Since the National Health Insurance (NHI) Bill was introduced to Parliament last week, the debate about the plan which promises to fundamentally change healthcare in South Africa has heated up.
While the arguments for NHI tend to focus on the massive inequalities in the current access South Africans have to quality healthcare, the arguments against NHI tend to revolve around the practicalities of its implementation and an ideological aversion to state interventions.
The argument for NHI:
– Quality healthcare for all
Currently, 84% of South Africans are dependent on the state’s health services, while the remaining 16% – who can afford it or can afford medical aid schemes – make use of private medical care. However, skilled professionals follow the financial resources, and according to the Department of Health, 80% of medical specialists in the country are in the private sector. Furthermore, South Africa is spending 4.4% of the GDP on only 16% of the population’s health services, and only 4.1% for 84% of the population.
The aim of NHI – and the main argument in its favour – is to address this inequality.
NHI will create a single pool of healthcare funding for private and public healthcare providers. The NHI Fund will pay public and private healthcare providers on the same basis and expect the same standard of care from both. This would allow people in lower-income groups to consult doctors in private practice and use private hospitals, with NHI picking up the bill. This will spread the burden of care more equally across the private and public sectors.
For some of its supporters, NHI is the only plan that can achieve this.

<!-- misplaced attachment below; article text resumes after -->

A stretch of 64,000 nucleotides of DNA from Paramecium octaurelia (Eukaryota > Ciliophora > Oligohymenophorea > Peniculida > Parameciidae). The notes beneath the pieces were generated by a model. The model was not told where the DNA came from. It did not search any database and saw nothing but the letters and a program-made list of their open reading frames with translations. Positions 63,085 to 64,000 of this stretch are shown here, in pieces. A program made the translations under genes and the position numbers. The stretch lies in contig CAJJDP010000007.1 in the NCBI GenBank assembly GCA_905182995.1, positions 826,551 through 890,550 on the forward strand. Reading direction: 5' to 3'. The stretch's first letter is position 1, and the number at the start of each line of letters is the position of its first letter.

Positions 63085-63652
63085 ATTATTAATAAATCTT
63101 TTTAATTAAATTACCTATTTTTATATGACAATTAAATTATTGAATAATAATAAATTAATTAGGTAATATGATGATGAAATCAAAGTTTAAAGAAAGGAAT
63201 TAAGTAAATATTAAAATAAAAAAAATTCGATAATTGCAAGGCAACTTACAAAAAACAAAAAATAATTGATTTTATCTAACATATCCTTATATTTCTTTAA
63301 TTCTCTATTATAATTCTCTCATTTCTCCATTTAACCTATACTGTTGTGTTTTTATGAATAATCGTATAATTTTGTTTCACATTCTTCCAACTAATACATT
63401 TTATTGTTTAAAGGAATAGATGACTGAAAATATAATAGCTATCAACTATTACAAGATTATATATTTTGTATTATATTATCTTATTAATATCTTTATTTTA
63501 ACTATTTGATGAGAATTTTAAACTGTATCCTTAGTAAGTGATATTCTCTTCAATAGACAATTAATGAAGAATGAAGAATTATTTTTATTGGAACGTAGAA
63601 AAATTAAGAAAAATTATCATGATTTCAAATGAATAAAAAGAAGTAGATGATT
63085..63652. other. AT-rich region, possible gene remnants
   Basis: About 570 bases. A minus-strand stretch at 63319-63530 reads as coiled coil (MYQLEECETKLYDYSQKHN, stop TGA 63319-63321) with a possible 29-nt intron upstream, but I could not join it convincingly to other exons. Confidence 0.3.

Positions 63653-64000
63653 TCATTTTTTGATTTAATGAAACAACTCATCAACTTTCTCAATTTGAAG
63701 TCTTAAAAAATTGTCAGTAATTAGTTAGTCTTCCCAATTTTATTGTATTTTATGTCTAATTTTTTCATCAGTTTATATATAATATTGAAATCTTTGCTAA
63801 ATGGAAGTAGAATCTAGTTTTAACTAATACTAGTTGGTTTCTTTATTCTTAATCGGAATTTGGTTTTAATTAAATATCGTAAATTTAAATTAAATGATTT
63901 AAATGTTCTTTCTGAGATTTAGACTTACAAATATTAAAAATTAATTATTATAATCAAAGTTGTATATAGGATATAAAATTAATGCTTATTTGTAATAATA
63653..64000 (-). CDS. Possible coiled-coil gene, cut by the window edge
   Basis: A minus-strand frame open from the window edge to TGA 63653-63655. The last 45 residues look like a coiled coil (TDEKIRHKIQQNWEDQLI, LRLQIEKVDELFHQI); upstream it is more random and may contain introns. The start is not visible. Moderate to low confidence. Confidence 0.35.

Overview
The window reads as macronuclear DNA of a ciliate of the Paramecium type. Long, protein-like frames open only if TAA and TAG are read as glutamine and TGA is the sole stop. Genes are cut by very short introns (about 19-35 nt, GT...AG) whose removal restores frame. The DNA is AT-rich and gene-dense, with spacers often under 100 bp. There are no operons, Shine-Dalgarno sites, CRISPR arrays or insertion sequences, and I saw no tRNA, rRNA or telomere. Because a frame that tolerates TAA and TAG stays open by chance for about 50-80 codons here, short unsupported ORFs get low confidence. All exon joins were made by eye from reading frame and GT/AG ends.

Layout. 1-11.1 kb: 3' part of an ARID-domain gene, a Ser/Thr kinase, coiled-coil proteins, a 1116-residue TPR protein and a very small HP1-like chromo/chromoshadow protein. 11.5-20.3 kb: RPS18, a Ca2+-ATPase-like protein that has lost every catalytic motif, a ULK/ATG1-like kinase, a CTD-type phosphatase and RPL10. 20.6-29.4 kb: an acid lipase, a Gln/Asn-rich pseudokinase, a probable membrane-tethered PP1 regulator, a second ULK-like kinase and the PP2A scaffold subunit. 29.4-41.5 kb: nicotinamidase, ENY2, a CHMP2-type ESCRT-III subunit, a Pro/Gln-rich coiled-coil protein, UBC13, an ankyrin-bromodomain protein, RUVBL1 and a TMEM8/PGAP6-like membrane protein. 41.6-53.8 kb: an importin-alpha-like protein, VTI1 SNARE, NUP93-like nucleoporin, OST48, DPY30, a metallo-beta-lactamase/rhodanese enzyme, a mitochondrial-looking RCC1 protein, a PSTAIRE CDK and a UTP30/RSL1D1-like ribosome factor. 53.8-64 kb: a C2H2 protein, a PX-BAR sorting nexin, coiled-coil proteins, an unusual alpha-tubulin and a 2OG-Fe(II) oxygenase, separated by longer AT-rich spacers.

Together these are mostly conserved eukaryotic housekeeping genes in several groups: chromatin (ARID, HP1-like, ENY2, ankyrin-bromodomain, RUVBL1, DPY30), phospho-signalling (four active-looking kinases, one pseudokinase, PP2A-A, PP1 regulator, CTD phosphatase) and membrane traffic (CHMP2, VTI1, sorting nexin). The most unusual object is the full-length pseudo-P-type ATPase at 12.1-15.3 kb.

The arguments against NHI:
– The state can’t afford it or taxes will need to pay for it.
Critics question the state’s ability to fund NHI – which will have mammoth costs – and fears that the taxpayer will be further burdened.
– Creating another state entity – the opportunity for more looting.
To run NHI, another state-owned entity will need to be created. Given the revelations of grand-scale looting at state-owned enterprises like Eskom, the fear is that NHI will be another opportunity for robber barons to make off with public money as their loot at the expense of ordinary South Africans.
– Job losses and the brain drain.
In February, BusinessDay reported that the Hospital Association of SA (Hasa) said the implementation of NHI could lead to 132 000 job losses. There is also the notion that specialists and other medical personnel might leave for greener shores where NHI will not cramp their style.
– It will not fix the already strained public healthcare system.
There are almost daily stories in the media about the inefficiencies of the public health system – sometimes with ghastly details. Some critics argue that the existing problems in public healthcare should first be fixed and the service expanded before an ambitious project to achieve universal healthcare is implemented.
– It takes away an individual’s choice.
Some critics object to the state prescribing which health institutions people will have to use.
– Economic impact
According to some critics, NHI will hurt the private health sector and medical aid schemes and that this will have a further impact on the South African economy as a whole.